Aviation Terminology #2 ( J to R )  


  • Jet: An aircraft with engines capable of flying at or above the speed of sound.

  • Joystick: Also known as the control column, the joystick is the main device in the cockpit for controlling the aircraft. The joystick is usually floor- or roof-mounted.


  • Knot: A unit of speed equal to one nautical mile per hour.

  • Kph: Kilometers Per Hour.


  • Landing: Accomplished by slowing down and descending to the runway.

  • Landing Gear: The undercarriage of an aircraft or spacecraft and may be used for either takeoff or landing.

  • Lateral Seperation: The lateral spacing of aircraft at the same altitude by requiring operation on different routes or in different geographical locations.

  • Longitudinal Seperation: Is the separation of aircraft following the same course at the same altitude.

  • Log Book: A record of the flights that a pilot makes.

  • Long-range Climb: Is the best method to save fuel during the climb.

  • Long-range Cruise: Is a method that preserve fuel during cruise.

  • Loss of seperation: An event in which two aircraft come too close to one another.

  • Long-range descent: A descent in which the aircraft descends gradually.

  • Landing Configuration: Is the arrengement of an aircraft’s equipment in which the flaps are fully extended, landing gear is down, and the spoiler is retracted.

  • Landing Pattern: Is a rectangular flight path which provides a way for aircraft to transition into an airport’s space and to land smoothly.


  • Magnetic Compass: A compass is a simple magnetic bar suspended in fluid.

  • MULTICOM: A communication frequency used by pilots to communicate their flight intentions when no air traffic control facility or base operator is available.

  • Mph: Miles Per Hour.

  • Maneuver: Controlled moves of aircrafts to change directions.

  • Maintenance: Is a process for avoiding future technical problems of the aircraft.

  • Mechanical Control System: A system in which force is applied directly from the cockpit to controls.

  • Mechanical Circuit: A system which uses a series of basic manual controls.

  • Maximum Takeoff Mass: The maximum weight at which the pilot is allowed to attempt to take off.


  • Nose: The front part of an aircraft.

  • Negative: A proword meaning "No".

  • Nautical Mile: A unit of measurement used in air, marine, and space navigation, and for the definition of territorial waters.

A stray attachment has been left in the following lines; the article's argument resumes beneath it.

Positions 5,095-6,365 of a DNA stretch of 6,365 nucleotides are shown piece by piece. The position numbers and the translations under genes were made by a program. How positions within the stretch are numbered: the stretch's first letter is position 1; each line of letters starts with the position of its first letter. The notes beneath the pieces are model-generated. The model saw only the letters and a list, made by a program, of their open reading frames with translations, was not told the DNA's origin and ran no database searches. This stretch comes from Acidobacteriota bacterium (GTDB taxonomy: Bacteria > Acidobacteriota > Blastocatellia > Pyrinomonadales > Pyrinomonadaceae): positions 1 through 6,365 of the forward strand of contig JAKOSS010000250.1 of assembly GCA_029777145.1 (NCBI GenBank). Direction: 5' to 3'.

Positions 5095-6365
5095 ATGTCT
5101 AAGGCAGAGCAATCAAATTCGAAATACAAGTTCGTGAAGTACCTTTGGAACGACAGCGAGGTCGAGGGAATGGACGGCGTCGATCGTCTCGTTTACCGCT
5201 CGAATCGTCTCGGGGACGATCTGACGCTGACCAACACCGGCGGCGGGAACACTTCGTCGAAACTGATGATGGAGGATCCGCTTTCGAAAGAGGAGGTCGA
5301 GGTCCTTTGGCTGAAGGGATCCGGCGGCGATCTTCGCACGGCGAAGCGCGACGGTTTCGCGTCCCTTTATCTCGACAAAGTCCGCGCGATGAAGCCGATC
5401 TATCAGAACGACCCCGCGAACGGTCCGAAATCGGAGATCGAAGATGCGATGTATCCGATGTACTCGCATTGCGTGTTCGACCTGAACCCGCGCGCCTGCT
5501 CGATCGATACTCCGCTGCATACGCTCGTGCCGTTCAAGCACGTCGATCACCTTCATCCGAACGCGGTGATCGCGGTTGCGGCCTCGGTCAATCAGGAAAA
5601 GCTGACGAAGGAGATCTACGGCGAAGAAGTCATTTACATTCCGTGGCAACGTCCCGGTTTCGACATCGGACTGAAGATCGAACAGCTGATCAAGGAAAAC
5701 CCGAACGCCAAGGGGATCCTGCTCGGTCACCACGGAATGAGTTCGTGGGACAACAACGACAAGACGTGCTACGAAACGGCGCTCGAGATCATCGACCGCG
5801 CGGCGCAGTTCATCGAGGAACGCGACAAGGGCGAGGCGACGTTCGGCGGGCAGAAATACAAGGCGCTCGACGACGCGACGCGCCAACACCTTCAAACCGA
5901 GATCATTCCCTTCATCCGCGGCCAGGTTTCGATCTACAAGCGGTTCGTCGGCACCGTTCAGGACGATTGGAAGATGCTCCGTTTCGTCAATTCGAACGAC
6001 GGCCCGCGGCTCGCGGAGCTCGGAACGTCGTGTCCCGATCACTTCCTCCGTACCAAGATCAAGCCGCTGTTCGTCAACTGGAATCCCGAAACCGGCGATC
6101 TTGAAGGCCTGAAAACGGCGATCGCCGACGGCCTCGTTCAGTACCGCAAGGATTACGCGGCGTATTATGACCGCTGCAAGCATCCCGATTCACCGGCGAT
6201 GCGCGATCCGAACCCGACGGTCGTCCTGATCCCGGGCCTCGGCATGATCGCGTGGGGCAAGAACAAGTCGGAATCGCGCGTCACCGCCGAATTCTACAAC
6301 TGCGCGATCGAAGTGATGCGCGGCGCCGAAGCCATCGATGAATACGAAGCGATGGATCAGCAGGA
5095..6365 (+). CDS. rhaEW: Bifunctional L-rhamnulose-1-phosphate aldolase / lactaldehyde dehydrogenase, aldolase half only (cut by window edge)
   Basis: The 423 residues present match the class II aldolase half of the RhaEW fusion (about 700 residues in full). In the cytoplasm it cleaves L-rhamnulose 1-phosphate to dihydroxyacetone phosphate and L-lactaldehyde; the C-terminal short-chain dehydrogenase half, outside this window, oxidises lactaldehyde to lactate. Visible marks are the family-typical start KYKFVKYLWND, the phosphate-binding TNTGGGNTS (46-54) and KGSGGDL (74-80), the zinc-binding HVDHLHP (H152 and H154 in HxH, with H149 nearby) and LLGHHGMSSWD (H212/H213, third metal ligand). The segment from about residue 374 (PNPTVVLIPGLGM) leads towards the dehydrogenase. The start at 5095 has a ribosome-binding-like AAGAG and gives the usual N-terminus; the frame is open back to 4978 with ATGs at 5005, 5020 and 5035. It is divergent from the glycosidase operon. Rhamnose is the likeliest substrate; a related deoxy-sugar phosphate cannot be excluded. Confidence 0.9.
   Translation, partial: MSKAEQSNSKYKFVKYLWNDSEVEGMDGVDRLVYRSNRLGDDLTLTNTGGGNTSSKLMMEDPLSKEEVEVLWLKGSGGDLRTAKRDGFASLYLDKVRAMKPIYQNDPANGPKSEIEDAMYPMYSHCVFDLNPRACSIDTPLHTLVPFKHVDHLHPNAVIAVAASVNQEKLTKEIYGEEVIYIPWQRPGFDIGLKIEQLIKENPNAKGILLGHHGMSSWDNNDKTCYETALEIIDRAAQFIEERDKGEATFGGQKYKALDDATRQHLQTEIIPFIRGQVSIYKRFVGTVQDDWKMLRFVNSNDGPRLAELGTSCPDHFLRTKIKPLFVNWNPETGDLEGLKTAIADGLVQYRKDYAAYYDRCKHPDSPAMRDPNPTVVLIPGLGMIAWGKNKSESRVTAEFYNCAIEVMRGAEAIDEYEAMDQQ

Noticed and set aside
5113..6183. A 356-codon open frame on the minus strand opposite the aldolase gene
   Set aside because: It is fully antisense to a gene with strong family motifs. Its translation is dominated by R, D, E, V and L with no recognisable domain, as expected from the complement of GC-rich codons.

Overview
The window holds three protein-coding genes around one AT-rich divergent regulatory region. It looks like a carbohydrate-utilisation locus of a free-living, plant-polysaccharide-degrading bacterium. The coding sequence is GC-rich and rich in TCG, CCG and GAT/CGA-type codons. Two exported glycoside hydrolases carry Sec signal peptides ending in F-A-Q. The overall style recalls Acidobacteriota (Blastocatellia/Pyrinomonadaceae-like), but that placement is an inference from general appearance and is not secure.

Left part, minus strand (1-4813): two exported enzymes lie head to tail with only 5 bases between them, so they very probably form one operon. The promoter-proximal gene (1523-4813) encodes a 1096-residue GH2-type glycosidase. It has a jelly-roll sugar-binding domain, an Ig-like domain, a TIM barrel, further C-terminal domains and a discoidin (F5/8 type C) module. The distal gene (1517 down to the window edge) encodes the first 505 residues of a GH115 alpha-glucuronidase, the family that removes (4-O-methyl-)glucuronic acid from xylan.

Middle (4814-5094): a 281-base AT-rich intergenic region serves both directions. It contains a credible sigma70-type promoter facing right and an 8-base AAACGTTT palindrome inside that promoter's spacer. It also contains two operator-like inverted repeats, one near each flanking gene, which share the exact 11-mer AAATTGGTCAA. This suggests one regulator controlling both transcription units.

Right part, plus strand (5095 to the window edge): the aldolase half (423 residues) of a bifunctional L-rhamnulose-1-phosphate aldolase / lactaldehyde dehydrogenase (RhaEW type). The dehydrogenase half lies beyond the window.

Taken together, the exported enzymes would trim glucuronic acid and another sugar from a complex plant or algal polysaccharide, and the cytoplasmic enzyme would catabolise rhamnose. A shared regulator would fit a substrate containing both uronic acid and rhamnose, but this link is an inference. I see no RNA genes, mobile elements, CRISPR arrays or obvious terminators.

• Narrow-body airliner: A passenger aircraft with one passenger aisle and a cabin width of 3 to 4 meters.

  • Notification to Airman (NOTAM): A notice filed with an aviation authority to alert aircraft pilots of potential hazards along a flight route or at a location that could affect the safety of the flight.

  • Notification to Captain (NOTOC): A form used to notify the aircraft pilot of loaded cargos and dangerous goods.

  • Nosewheel: A wheel located under the nose of an airplane that is part of the plane's landing gear landing gear.

  • Net Takeoff Flight Path: The vertical profile of an aircraft beyond the take-off point, giving the minimum height that will be attained by an aircraft flown in accordance with the Aircraft Flight Manual (AFM) following failure of the most critical power unit.

  • Normal High-speed Climb: Is a method to cover more distance during the climb.


  • Overhead Panel: Includes the cabin`s climate controls.

  • Override: Is the name of the process which stops an automatic function.

  • Optimum Altitude: The best aircraft cruise altitude for a given weight and corresponding air temperature.

  • Overspeed Clacker Warnings: Is a warning system which shows that how you’re flying too fast.


  • Pan: A proword indicating urgency.

  • Pitch: Rotation around the side-to-side axis

  • Payload: The commercial load: thus the passengers, baggage, cargo from which revenue is generated.

  • Precipitation: Any product of the condensation of atmospheric water vapor that falls under gravitational pull from clouds.

  • Preflight: A Word which describes before the aircraft takes off.

  • Pushback: An airport procedure during which an aircraft is pushed backwards away from an airport gate by external power

  • Primary Instrument: An instrument that measures an unchanging factor.


  • Quadraplane: A type of aircraft that has four or more wings of similar spans, also known as quadruplanes.


  • Rudder: A primary control surface used to steer a ship, boat, submarine, hovercraft, aircraft, or other conveyance that moves through a fluid medium (generally air or water).

  • Radio Magnetic Indicator: An electronic navigation instrument that combines a magnetic compass card with two bearing pointers (typically). 

  • Roll: A horizontal flip, refers to the horizontal movement of an aircraft.

  • Restricted: Limited to or admitting only members of a particular group or class.

  • Runway Contamination: The presence of dirt, grease, rubber, or other materials on runway surfaces that adversely affect normal aircraft operation or that chemically attack the pavement surface.

  • Rolling Takeoff: Is the smoothest way to get off the ground or the best way to takeoff.

  • Retraction: The act of taking back an offer or statement, or admitting that a statement was false.

  • Rate of Climb: Is an aircraft's vertical speed.

  • Redundancy: Is the presence of more than one independent means for accomplishing a given function.

  • Range Constant: It is the constant distance calculated by copilot in order to measure fuel efficiency

  • Rate of Descent: The speed at which an aircraft descends.

  • Rapid Depressurizations: Is when (in aircraft so equipped) a pressurized cabin reaches equilibrium with the atmosphere surrounding it.